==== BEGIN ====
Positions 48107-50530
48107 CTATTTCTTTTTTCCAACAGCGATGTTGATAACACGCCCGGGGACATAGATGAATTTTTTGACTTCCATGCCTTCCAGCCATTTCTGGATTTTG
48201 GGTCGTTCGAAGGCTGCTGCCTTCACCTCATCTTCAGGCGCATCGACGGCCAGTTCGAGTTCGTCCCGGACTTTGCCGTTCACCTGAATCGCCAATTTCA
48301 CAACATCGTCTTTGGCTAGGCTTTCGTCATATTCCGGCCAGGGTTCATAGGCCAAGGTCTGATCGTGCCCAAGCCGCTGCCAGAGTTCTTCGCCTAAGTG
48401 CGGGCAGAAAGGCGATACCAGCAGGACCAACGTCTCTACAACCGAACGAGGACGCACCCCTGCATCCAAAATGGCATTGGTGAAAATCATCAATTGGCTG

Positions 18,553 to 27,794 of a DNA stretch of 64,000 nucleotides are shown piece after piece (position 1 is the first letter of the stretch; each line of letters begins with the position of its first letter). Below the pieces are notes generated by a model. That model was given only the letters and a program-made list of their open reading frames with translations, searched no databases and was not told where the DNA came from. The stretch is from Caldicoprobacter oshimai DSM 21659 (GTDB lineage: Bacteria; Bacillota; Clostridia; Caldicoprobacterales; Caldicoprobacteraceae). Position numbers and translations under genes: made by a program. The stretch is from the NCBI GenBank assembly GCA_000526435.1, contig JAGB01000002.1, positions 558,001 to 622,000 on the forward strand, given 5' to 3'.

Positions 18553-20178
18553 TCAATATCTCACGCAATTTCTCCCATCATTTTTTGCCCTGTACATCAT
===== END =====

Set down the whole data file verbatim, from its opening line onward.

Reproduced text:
Positions 48107-50530
48107 CTATTTCTTTTTTCCAACAGCGATGTTGATAACACGCCCGGGGACATAGATGAATTTTTTGACTTCCATGCCTTCCAGCCATTTCTGGATTTTG
48201 GGTCGTTCGAAGGCTGCTGCCTTCACCTCATCTTCAGGCGCATCGACGGCCAGTTCGAGTTCGTCCCGGACTTTGCCGTTCACCTGAATCGCCAATTTCA
48301 CAACATCGTCTTTGGCTAGGCTTTCGTCATATTCCGGCCAGGGTTCATAGGCCAAGGTCTGATCGTGCCCAAGCCGCTGCCAGAGTTCTTCGCCTAAGTG
48401 CGGGCAGAAAGGCGATACCAGCAGGACCAACGTCTCTACAACCGAACGAGGACGCACCCCTGCATCCAAAATGGCATTGGTGAAAATCATCAATTGGCTG

Positions 18,553 to 27,794 of a DNA stretch of 64,000 nucleotides are shown piece after piece (position 1 is the first letter of the stretch; each line of letters begins with the position of its first letter). Below the pieces are notes generated by a model. That model was given only the letters and a program-made list of their open reading frames with translations, searched no databases and was not told where the DNA came from. The stretch is from Caldicoprobacter oshimai DSM 21659 (GTDB lineage: Bacteria; Bacillota; Clostridia; Caldicoprobacterales; Caldicoprobacteraceae). Position numbers and translations under genes: made by a program. The stretch is from the NCBI GenBank assembly GCA_000526435.1, contig JAGB01000002.1, positions 558,001 to 622,000 on the forward strand, given 5' to 3'.

Positions 18553-20178
18553 TCAATATCTCACGCAATTTCTCCCATCATTTTTTGCCCTGTACATCAT